Great glasshouses

A look at metalwork and glass structures from Victorian times to the present day…

The great glass houses of Britain are part building, part sculpture and part nursery – iron, steel and glass structures nurturing rare species of plants and trees from a wide variety of regions and climates. The construction materials may have changed over the past 150 years, or so, but the architectural aims and challenges seem to have remained similar.

So what is the main aim in the design and structure of a glasshouse of epic proportions? Scale, first and foremost, in terms of the height and span of roof and the need to avoid the encumbrance of supporting pillars. Heating and ventilation systems, as with any glasshouse, are essential features and this is the one area where, perhaps, technological change is the most evident. Even more challenging is the requirement for a structure to be in visual harmony with the rare species of plants and trees housed within it.

The era of the great glasshouse began with the Palm House at Kew Gardens which was built between the years 1844 and 1848 and is, to this day, considered to be the world’s most important example of large-scale structural use of wrought iron. The thing that makes the Palm House particularly remarkable is its vast spans of wrought-iron and glass that have a delicacy and intricacy you wouldn’t associate with a building that spans 110 metres in length. It was designed by Decimus Burton, commissioned by the botanist and director of Kew, Sir William Hooke, and built by Richard Turner, an engineer from a Dublin-based ironworks.

The architect’s outline plan was for a glass and cast iron structure. When Sir William Hooker showed interest, Turner suggested wrought iron for the roof-arch ribs – a change to the original specification. Hence the Palm House at Kew became the first architectural building to use newly-patented, rolled-wrought-iron beams, originally designed for ship building. Some say the structure has the look of a huge, inverted hull; others say its intricacy and repeated detail sympathetically reflect the lightness and delicacy of the trees and plants that are propagated within it.

The Palm House, Kew Gardens

The Palm House, Kew Gardens

The Temperate House at Kew Gardens, which is currently under renovation, followed later in the 19th century and, at 191 metres in length, is almost twice the size of the Palm House. It was also designed by the architect, Decimus Burton, and features many fine examples of Victorian metalwork, including decorative trusses and iron-capped pilasters. It is epitomised by its ornate spiral stairs which, in spite of their cast-iron structure, have an intricate delicacy that hints visually at the swirling ferns around them.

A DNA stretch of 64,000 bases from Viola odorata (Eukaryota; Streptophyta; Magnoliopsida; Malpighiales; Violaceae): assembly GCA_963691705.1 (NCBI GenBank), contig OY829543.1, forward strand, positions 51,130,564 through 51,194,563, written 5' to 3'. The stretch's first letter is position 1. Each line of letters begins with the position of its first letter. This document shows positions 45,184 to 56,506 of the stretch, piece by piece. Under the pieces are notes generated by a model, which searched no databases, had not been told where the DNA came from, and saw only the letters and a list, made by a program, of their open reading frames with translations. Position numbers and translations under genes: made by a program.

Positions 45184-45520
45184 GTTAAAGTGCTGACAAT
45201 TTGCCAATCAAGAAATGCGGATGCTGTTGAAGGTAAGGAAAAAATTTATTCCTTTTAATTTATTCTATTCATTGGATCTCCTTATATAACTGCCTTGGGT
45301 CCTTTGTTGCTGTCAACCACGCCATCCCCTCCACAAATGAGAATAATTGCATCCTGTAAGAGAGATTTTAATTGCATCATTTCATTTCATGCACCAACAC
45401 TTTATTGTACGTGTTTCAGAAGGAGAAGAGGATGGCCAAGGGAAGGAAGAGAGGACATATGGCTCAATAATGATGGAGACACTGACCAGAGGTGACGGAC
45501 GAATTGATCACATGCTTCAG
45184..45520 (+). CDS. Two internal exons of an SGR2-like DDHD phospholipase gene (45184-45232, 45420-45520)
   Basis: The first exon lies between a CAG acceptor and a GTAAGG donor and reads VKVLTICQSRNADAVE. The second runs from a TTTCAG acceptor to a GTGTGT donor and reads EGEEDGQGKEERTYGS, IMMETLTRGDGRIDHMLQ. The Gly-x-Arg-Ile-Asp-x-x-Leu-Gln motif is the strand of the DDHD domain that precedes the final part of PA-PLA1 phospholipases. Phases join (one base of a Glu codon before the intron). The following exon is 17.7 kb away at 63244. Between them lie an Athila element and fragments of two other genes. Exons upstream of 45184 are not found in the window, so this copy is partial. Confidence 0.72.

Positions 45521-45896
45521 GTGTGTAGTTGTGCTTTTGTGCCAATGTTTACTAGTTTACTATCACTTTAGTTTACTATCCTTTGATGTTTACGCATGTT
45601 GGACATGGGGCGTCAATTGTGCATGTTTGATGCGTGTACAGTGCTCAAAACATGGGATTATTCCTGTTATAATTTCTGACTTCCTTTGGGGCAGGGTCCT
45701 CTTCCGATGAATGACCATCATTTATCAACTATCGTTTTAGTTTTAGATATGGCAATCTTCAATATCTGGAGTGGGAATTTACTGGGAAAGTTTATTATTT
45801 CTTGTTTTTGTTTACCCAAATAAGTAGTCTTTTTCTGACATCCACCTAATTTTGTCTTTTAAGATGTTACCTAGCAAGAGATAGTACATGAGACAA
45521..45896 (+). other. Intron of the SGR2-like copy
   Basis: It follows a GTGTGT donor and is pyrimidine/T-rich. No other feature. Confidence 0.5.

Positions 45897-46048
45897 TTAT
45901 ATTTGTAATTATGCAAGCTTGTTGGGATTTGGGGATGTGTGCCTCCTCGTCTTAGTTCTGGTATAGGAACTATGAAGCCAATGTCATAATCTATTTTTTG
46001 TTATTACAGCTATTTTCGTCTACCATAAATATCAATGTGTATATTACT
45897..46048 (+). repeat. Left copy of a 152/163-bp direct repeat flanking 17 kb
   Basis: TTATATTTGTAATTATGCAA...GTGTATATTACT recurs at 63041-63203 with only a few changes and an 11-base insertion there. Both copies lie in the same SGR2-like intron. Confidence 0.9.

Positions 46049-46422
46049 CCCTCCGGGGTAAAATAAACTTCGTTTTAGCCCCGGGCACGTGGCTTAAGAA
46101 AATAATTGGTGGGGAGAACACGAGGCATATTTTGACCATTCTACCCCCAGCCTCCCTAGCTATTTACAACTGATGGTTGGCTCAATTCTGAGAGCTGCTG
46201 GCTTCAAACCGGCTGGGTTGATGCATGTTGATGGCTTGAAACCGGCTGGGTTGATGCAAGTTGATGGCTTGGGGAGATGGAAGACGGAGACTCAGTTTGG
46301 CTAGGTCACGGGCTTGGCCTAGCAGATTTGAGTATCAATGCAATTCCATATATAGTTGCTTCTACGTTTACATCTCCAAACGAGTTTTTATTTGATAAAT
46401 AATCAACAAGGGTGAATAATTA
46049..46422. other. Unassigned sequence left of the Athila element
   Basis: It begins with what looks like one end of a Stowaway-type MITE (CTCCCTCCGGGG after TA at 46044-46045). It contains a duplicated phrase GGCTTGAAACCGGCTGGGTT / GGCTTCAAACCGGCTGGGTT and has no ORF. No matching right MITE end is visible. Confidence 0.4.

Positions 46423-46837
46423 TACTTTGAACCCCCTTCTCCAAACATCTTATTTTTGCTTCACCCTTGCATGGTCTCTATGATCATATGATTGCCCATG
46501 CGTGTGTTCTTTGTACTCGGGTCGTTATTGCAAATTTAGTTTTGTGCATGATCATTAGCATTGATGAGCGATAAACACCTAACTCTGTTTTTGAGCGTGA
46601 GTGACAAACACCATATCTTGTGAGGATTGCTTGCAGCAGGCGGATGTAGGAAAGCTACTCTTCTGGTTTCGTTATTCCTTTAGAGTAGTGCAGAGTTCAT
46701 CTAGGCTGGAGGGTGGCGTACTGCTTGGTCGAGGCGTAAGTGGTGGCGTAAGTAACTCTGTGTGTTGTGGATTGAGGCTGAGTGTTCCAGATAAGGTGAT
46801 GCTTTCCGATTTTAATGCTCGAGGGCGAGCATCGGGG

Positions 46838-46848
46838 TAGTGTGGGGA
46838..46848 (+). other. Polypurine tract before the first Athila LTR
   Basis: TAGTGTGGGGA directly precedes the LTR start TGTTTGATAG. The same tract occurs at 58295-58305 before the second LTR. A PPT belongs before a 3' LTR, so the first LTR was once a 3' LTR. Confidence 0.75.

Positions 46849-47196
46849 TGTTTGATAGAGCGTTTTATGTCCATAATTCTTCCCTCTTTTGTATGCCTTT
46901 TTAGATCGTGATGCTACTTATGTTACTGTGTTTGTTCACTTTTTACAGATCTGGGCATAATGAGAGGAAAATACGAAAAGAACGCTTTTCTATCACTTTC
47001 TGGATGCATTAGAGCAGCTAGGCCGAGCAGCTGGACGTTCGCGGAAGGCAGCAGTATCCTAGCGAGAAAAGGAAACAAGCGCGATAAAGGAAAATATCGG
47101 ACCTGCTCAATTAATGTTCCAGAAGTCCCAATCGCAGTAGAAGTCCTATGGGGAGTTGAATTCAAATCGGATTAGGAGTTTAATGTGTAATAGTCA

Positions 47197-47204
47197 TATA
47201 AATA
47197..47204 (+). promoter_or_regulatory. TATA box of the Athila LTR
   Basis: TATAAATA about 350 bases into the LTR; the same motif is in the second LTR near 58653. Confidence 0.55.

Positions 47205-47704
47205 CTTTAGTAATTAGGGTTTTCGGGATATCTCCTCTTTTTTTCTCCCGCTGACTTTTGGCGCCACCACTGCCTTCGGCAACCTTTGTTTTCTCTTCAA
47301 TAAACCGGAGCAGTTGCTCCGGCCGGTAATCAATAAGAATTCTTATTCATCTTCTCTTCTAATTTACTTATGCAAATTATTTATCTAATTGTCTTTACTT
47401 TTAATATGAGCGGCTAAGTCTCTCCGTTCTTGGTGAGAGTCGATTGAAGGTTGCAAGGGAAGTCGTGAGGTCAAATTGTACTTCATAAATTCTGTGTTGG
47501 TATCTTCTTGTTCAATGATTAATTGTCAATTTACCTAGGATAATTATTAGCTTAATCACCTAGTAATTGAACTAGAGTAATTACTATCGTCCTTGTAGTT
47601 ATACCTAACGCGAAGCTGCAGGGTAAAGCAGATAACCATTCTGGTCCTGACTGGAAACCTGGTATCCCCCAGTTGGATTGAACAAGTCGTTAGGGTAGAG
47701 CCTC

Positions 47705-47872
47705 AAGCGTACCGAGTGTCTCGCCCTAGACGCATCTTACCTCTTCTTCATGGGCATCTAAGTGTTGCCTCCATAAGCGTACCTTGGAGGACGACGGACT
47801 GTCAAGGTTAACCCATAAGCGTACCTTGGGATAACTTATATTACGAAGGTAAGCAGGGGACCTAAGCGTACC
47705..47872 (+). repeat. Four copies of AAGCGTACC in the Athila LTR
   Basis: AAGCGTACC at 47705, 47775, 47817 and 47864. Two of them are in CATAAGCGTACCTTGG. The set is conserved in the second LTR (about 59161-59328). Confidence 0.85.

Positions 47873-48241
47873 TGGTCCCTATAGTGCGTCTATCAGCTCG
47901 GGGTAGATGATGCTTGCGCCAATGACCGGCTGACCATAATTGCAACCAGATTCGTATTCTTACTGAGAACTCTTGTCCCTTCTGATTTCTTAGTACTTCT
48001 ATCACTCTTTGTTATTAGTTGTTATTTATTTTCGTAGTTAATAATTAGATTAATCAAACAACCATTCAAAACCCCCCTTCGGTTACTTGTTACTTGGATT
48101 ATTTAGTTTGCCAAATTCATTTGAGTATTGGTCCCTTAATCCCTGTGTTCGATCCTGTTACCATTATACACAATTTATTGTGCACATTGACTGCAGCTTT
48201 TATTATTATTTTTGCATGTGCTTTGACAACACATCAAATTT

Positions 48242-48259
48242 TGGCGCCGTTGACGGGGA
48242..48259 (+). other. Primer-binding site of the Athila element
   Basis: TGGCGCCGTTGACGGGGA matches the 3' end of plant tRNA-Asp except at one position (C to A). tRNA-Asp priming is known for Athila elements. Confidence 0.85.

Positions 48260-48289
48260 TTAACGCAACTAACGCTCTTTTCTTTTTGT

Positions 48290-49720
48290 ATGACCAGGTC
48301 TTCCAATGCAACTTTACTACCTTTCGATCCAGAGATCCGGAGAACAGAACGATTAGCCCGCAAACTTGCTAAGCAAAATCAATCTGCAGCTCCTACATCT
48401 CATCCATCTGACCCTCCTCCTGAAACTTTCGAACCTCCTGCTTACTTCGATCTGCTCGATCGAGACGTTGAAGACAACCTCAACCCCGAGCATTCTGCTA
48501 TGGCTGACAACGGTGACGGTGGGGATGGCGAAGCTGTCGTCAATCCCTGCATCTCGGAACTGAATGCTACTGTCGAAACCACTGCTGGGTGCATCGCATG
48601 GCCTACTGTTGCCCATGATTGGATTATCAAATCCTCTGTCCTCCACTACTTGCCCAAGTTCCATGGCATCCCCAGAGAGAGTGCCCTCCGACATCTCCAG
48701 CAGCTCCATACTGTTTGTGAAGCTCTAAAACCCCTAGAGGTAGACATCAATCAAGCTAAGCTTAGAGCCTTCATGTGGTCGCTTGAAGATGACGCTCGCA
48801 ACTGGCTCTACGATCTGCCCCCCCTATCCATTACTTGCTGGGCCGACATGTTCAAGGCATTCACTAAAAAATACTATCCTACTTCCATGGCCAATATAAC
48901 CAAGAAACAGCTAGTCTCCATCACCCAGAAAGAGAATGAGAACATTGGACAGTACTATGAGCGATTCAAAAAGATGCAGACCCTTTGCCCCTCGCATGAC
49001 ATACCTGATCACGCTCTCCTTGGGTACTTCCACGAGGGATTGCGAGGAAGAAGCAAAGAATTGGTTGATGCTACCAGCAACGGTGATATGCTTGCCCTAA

In the modern era, the nearest that comes to these classic Victorian structures, in terms of size and ambition, is the Great Glasshouse at the Botanical Gardens of Wales, designed by architects, Norman Foster & Partners . It is the world’s largest single-span glasshouse measuring 110 metres long x 60 metres wide. The dome itself comprises 785 double-glazed panes of glass, each of which has a laminated film sandwiched in the middle. Steel ball-and-socket joints attach 24 tubular arches to a concrete plinth and special joints allow for expansion of the steel ribs which cover the glasshouse. Ventilation and temperature control are provided by a combination of a biomass furnace and 147 computer-controlled vents.

The Great Glasshouse, Botanical Gardens of Wales

The Great Glasshouse, Botanical Gardens of Wales

The design has been compared to a giant dewdrop and, like the Prince of Wales Conservatory at Kew, which was built in 1985, its walls are below ground, providing thermal efficiencies in terms of heat retention as well as providing a powerful symbol of integrating what is man-made and imposed, on the one hand, with the natural, incontrovertible contours of the land, on the other.

Much has changed in terms of the materials available to the builders of a modern-day structure such as the Giant Glasshouse or the Prince of Wales Conservatory as compared with their Victorian predecessors. The glass can now be double-glazed and thermally efficient. The steel used for the building’s skeleton can be tubular, providing strength and flexibility to a vast superstructure. Joints have the facility to expand. Ventilation can be fully computer controlled.

However, in spite of all these advances in terms of building technology, there remain clear parallels between the purpose and innate character of the classic Victorian glasshouses of Kew in London and their modern equivalent at the Botanical Gardens of Wales in Carmarthenshire. Both the old and new remain as places to preserve and propagate rare plants and trees, and to increase knowledge. Both continue to provide a unique and harmonious space, somehow removed from the mundaneness of the everyday, in which visitors can both learn and enjoy themselves.

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